The article by Hendy et al. is an important observational study that enables physicians to advise patients with respect to their recovery time course after total ankle arthroplasty. Most experienced foot and ankle surgeons know, and will advise their patients, that the recovery after foot and ankle surgery can be lengthy. One of my patients informed me 7 years after surgery that his ankle was amazing—he wished he’d had surgery years before he did—but it took a year and a half for his ankle to get better. This paper provides a scientific basis for recovery up to 6 months out. It is not clear why foot and ankle outcomes take so long to improve, and many patients get despondent waiting to see the improvement. This paper helps surgeons, physiotherapists, and other members of the care team to correctly advise patients in response to the question that they pose frequently during their first 6 months after surgery: “Is it going to get better?” The answer is “yes.”
The authors prospectively review 134 total ankle arthroplasties performed with a single fixed-bearing design (Salto Talaris) by a single surgeon. Patient age averaged 65 years, and 2 patients had a bilateral procedure. Many patients underwent concomitant procedures, and these are documented. The age range and the demographics as well as the concomitant procedures are all similar to those in the Canadian series1.
The range of motion was measured on a lateral radiograph as described by Coetzee and Castro2. In addition to a visual analogue scale (VAS) for pain, validated outcome measures (the Foot and Ankle Ability Measure [FAAM] and Short Form-12 [SF-12]) were used. Range of motion can be difficult to measure after total ankle arthroplasty. The method of Coetzee et al. is accurate but requires radiographs and a willing x-ray department. The method described by Thornton et al. and the TARVA (Total Ankle Replacement Versus Arthrodesis) group in the United Kingdom is simpler3. A standardized technique is required if ankle range of motion is going to be reliably measured. The authors validated the Coetzee measurement method and demonstrated a high interclass correlation of 0.9.
Hendy and colleagues show that the range of motion improves after total ankle arthroplasty, from 21° preoperatively to 28° at 3 months, increasing to 34° at 6 months and 33.3° at 1 and 2 years. Most patients are advised that the range of motion is unlikely to increase much after replacement, but this study showed that this is clearly not the case. A better range of motion also correlated with less pain both before and 1 year after surgery and with a better FAAM Activities of Daily Living (ADL) score at 3 months, 1 year, and 2 years postoperatively. In their discussion, Hendy et al. attribute some of the increased motion to the concomitant heel cord lengthening (Strayer procedure) performed.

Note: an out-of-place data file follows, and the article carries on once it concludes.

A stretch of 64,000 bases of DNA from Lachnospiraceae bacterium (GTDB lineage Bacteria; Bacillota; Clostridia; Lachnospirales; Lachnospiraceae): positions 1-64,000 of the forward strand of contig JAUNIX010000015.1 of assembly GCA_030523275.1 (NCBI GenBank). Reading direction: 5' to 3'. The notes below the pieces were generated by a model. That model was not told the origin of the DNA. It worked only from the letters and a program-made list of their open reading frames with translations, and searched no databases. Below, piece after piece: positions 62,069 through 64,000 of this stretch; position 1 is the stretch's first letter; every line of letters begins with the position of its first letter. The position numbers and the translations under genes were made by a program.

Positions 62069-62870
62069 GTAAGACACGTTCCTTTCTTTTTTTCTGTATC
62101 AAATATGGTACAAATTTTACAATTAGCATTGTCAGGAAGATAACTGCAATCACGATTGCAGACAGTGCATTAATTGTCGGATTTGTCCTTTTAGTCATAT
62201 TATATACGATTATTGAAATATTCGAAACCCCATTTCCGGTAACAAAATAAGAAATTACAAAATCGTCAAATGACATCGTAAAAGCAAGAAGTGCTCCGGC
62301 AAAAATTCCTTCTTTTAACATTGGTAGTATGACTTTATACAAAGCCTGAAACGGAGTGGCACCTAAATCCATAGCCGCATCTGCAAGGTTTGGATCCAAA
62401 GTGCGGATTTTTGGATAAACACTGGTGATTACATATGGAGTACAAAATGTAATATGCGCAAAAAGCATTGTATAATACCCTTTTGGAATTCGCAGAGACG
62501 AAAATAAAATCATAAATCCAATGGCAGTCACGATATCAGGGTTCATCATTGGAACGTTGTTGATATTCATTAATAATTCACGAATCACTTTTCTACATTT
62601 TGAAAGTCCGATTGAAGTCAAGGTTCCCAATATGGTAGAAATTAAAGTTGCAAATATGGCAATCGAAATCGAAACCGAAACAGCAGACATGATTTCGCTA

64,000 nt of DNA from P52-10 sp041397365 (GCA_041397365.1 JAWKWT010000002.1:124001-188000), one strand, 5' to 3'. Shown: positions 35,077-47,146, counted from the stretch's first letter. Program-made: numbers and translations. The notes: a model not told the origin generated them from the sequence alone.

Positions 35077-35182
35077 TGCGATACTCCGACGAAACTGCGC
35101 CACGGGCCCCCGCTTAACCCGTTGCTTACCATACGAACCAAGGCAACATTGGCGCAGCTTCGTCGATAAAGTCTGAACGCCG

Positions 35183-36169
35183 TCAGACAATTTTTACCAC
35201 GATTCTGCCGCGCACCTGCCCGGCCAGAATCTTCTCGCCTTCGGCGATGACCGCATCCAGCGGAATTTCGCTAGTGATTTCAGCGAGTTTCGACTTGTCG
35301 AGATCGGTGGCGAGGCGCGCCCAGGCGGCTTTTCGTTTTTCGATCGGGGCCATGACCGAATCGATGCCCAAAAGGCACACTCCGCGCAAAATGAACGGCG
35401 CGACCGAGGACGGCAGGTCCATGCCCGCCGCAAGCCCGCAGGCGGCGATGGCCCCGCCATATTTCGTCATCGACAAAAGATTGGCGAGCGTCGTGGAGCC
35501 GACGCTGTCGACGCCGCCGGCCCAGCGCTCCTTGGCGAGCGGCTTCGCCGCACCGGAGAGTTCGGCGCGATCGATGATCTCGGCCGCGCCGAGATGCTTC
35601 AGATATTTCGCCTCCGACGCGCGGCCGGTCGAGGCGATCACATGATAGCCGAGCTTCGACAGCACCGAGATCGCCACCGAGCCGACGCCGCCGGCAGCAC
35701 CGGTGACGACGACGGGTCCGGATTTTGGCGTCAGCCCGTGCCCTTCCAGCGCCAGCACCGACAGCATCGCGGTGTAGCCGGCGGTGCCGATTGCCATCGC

The outcomes also improved with time. The VAS pain score decreased from 74 of 100 preoperatively to 30 at 3 months, 18 at 6 months, 18 at 1 year, and 15 at 2 years. The FAAM ADL and SF-12 Physical Component Summary (PCS) scores also incrementally improved with time. The SF-12 Mental Component Summary (MCS) score did not change with time.
Also observed was a broad range of results after surgery and a range of recovery times. Some patients had a rapid recovery and regained maximum function, and others had slower recovery. This is indicated by the standard deviations for the outcomes of this study.
The authors use the reporting guidelines by Vander Griend et al. and the editorial board of Foot & Ankle International4. These were derived after the inconsistency in terminology of adverse events in the literature was documented5. It is encouraging to see standard terminology being used to report adverse events, allowing different series of total ankle arthroplasties to be compared with respect to aseptic loosening, wound complications, etc.
The authors reported revision of 2 prostheses—1 because of infection and 1 because of implant failure. There were, in total, 3 infection-related revision surgical procedures, 2 of which resulted in retention of the components.
This article further documents the trend of improved outcomes of ankle replacement surgery, indicating that modern ankle replacement designs are performing well provided the surgery is done well, and that additional procedures such as the Strayer procedure may be required.
This paper adds to the evidence that total ankle arthroplasty is a valuable alternative to arthrodesis for end-stage ankle arthritis.
1. Daniels TR, Younger AS, Penner M, Wing K, Dryden PJ, Wong H, Glazebrook M. Intermediate-term results of total ankle replacement and ankle arthrodesis: a COFAS multicenter study. J Bone Joint Surg Am. 2014 Jan 15;96(2):135-42.
2. Coetzee JC, Castro MD. Accurate measurement of ankle range of motion after total ankle arthroplasty. Clin Orthop Relat Res. 2004 Jul;424:27-31.
3. Thornton J, Sabah S, Segaren N, Cullen N, Singh D, Goldberg A. Validated method for measuring functional range of motion in patients with ankle arthritis. Foot Ankle Int. 2016 Aug;37(8):868-73. Epub 2016 Apr 25.
4. Vander Griend RA, Younger ASE, Buedts K, Chiodo CP, Coetzee JC, Ledoux WR, Pinzur MS, Prasad KSRK, Queen RM, Saltzman CL, Thordarson DB. Total ankle arthroplasty: minimum follow-up policy for reporting results and guidelines for reporting problems and complications resulting in reoperations. Foot Ankle Int. 2017 Jul;38(7):703-4.
5. Mercer J, Penner M, Wing K, Younger AS. Inconsistency in the reporting of adverse events in total ankle arthroplasty: a systematic review of the literature. Foot Ankle Int. 2016 Feb;37(2):127-36. Epub 2015 Oct 7.